A DEMOLITION team was today trying to make the ruined shell of York High School safe, so that fire experts could start investigating the cause of a devastating blaze.

Seventy firefighters from across North Yorkshire tackled the fire which broke out early yesterday in the first floor of the central block of the former Lowfield School, in Acomb.

Danny Westmoreland, group manager with North Yorkshire Fire & Rescue Service, said two appliances from Acomb were initially sent to tackle the fire at 5.22am, but eventually two aerial ladder platforms and 12 fire engines – a third of the brigade’s entire fleet – eventually arrived from stations including Acomb, York, Huntington, Tadcaster, Easingwold, Boroughbridge, Harrogate, Selby and Malton.

He hailed firefighters who managed to prevent flames spreading to adjacent teaching blocks. “They were extremely successful in controlling the fire.”

He said while the blaze had been dampened down by yesterday afternoon, with security maintained on the site overnight last night, the poor state of some of the roof structure meant it was unsafe for the fire investigation team to enter the building.

“Demolition contractors will be coming on to the site to make it safe for the investigation team to come in at 10am on Monday.”

He said that until that probe had been completed, the service could not comment on the possible cause of the blaze.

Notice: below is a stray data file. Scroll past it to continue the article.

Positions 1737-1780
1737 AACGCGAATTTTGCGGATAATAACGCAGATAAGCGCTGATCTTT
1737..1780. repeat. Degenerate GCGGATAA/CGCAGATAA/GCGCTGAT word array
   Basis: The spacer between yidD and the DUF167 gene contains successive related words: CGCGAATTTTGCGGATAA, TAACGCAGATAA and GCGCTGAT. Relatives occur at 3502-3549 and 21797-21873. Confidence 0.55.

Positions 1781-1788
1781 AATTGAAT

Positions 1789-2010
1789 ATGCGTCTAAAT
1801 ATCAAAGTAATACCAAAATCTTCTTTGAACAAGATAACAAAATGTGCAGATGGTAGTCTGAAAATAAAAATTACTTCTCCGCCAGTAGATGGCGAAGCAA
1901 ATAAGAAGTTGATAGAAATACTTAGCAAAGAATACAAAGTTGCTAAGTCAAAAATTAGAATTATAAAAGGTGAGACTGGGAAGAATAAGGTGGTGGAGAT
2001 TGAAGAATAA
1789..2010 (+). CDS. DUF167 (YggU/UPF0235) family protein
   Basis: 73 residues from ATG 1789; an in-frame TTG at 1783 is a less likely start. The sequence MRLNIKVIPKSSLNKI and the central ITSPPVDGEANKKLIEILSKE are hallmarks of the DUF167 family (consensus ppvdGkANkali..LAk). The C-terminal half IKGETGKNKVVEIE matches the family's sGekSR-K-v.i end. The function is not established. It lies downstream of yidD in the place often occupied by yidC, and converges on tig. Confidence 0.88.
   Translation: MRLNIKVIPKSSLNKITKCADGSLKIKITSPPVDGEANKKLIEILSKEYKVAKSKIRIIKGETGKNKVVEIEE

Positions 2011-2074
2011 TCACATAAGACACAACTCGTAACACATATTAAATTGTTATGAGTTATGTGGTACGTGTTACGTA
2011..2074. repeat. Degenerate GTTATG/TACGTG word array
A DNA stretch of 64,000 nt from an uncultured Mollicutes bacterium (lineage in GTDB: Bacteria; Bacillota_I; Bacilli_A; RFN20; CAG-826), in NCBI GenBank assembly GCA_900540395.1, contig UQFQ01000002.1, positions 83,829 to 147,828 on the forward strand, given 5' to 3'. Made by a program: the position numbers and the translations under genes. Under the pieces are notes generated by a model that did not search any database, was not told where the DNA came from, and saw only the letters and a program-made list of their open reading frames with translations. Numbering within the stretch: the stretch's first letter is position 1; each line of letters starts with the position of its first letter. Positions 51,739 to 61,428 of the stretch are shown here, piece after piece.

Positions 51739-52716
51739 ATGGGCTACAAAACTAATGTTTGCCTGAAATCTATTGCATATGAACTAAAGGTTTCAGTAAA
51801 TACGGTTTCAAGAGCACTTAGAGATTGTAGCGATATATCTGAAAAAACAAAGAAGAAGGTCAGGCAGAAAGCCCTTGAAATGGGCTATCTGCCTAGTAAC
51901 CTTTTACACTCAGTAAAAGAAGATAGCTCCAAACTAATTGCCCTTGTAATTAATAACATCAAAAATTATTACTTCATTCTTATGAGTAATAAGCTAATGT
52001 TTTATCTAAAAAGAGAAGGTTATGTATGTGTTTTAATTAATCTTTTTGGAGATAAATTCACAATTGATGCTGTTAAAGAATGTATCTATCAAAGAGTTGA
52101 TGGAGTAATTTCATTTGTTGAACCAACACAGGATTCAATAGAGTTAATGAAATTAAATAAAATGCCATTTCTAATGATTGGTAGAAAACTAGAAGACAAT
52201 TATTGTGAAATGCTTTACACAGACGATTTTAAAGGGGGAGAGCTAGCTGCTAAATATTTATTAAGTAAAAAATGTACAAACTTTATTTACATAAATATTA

Asked about rumours locally that a malfunctioning kiln might have been to blame, he said this was pure speculation at this stage.

David Ellis, the school’s head teacher, said the fire had damaged about a third of the school, which was being used as a temporary home for York High until new premises on the former Oaklands School site became ready for occupation in January.

He said art, textiles, food, science labs and IT areas had been destroyed, along with administration offices damaged by water.

Pupils fear that irreplaceable coursework has been destroyed in the fire, said teacher Stella Spence, who revealed she had burst into tears when she saw what had happened.

“Some children are very upset,” she said. “One said to me: ‘I’ve done my best ever coursework, what can I do, Miss?’. Their coursework is irreplaceable.”

Fellow teacher Sarah Brown, who has only been at York High for the past few weeks, was visibly stunned when she arrived at school to be given the news by Mrs Spence. “I feel for the community,” she said.

Mr Ellis said he understood students’ concerns about coursework but he could categorically guarantee that no one would lose out through its loss. “The examination boards are very understanding in these situations.”